At the start of the COVID-19 pandemic, the hottest ticket item was toilet paper.
Now, eight months in? It’s the flu shot.
On the advice of public health officials, Canadians are flocking to their family doctors and local pharmacies looking to get immunized against seasonal influenza. The annual vaccine is more important than ever this year, as health officials warn we must work to prevent the dual health threat posed by COVID-19 and the seasonal flu.
Provincial governments have spent millions on this year’s influenza vaccine, ordering more doses than ever. But many Canadians l face long wait times or can’t schedule a flu shot at all.
That’s prompted concerns there might be a shortage of vaccine doses this year. But how legitimate of a worry is that? Here’s what you need to know.
I can’t book an appointment! Is there a shortage of flu shots?
No, there’s no expected shortage of influenza vaccines in Canada this year. Most provinces have actually procured more doses of the vaccine than ever before, but it’s just taking some time for all of them to arrive.
In a normal year, vaccination campaigns don’t usually start in earnest until late October or November anyways. The early rush of people to get vaccinated amidst the COVID-19 pandemic has exhausted some initial supplies, but more are coming.
“The vaccine is coming, we know we have lots of it, and it’s being distributed around the province,” B.C. chief medical officer Dr. Bonnie Henry said Thursday. “If it takes a week or two for you to get an appointment with your pharmacist, or your physician, or at your public health clinic [that’s OK].”
The same goes for Ontario, where residents have reported long lines and wait times for the vaccine. This week, Ontario Health Minister Christine Elliot confirmed there’s no shortage.
“The shipments are coming in on a regular basis,” she said. “The supplies come in on a regular basis, if not weekly, every two weeks, so they are coming in.”
Ontario is spending $70 million to order more than five million doses of the flu vaccine this year. B.C. is also procuring more vaccines than ever before, including near half a million more “high dose” versions of the vaccine, which are intended for seniors.
Officials are recommending you plan ahead for when to get your shot, but don’t worry too much if you can’t get it right away. The full procurement will be here in the coming weeks and months.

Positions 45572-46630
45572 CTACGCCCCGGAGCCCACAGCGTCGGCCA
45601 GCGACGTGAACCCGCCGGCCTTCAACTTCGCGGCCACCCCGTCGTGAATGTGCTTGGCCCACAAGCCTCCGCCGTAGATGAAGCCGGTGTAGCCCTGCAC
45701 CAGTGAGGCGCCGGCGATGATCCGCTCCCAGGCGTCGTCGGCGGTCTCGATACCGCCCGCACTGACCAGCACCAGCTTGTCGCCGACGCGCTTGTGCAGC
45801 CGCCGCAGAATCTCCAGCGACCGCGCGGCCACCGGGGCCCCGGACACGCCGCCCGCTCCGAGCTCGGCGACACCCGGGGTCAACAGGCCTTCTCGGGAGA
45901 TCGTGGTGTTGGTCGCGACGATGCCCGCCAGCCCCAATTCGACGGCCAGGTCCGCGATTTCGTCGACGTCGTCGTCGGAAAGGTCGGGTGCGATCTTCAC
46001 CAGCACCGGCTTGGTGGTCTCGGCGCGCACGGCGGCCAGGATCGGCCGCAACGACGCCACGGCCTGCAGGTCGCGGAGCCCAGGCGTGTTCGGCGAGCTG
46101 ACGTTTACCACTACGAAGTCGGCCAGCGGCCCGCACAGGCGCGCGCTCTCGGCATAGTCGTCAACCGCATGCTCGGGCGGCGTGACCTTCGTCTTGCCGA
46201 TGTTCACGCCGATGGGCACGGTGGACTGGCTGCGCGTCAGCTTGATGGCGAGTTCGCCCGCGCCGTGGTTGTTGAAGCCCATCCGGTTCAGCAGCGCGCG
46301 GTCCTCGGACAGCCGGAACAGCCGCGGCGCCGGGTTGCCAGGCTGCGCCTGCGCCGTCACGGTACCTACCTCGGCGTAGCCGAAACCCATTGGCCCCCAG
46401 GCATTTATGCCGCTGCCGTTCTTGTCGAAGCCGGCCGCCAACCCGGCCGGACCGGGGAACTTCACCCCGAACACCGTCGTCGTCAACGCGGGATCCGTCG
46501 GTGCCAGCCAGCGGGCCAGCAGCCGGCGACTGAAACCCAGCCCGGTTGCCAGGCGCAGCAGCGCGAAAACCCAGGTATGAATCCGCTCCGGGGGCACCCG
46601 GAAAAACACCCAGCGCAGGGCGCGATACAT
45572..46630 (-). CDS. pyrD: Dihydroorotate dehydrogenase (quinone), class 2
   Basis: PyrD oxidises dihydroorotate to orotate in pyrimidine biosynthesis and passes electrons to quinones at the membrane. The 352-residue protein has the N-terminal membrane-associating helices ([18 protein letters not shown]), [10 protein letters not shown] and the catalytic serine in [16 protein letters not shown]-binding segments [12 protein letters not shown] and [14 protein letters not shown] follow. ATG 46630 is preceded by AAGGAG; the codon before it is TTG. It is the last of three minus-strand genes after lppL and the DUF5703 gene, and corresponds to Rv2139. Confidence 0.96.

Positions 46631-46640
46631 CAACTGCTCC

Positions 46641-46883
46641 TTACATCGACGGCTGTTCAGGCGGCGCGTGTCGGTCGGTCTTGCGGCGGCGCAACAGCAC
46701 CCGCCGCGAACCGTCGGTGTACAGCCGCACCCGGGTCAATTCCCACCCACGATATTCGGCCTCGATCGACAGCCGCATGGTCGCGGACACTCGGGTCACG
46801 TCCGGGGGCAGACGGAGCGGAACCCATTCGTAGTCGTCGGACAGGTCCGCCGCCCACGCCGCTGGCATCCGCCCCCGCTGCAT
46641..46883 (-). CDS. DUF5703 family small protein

“I would ask that people either call ahead to schedule an appointment with their primary care practitioner or call ahead to the pharmacy that they intend to go to to receive the shot just to make sure that they have supply right at the moment,” Elliot said.
When should I get my flu shot?
According to health officials, unless you are particularly vulnerable or a front-line worker, you don’t need to rush your shot right away. Henry said the best time is late October or early November.
“An appointment in a week or two weeks is just fine,” Henry said. “I would encourage people that’s the optimal time to be immunized because then we know the immunity you get from the vaccine will carry you through the influenza season.”
Henry said it’s not a bad idea for young, healthy and non-vulnerable people to wait a week or two to get vaccinated and let more vulnerable people access early supplies.
What kind of flu vaccines are available?
In Canada, there are three major forms of the flu vaccine available.
There’s the classic “flu shot,” which is administered mostly to adults between 18 and 65.
There’s a “flu mist” nasal spray designed for kids aged 2-17.
And new this year is a special “high dose” version of the vaccine, which has four times the antigens as the normal vaccine and better prepares the body’s defences. The high-dose vaccine will be rolled out for people aged 65 and up in long-term or acute care across Canada. Limited amounts of it may be available for purchase in select circumstances, but officials are stressing that the vast majority of people will be just fine with the normal dose.
Where can I get my flu shot?
In most cases, you can make an appointment through your family doctor. If you don’t have a family doctor, pharmacies are also offering flu shots by appointment. Universities and workplaces may also offer immunization programs.
When in doubt, be sure to check your province’s immunization information resources for more information.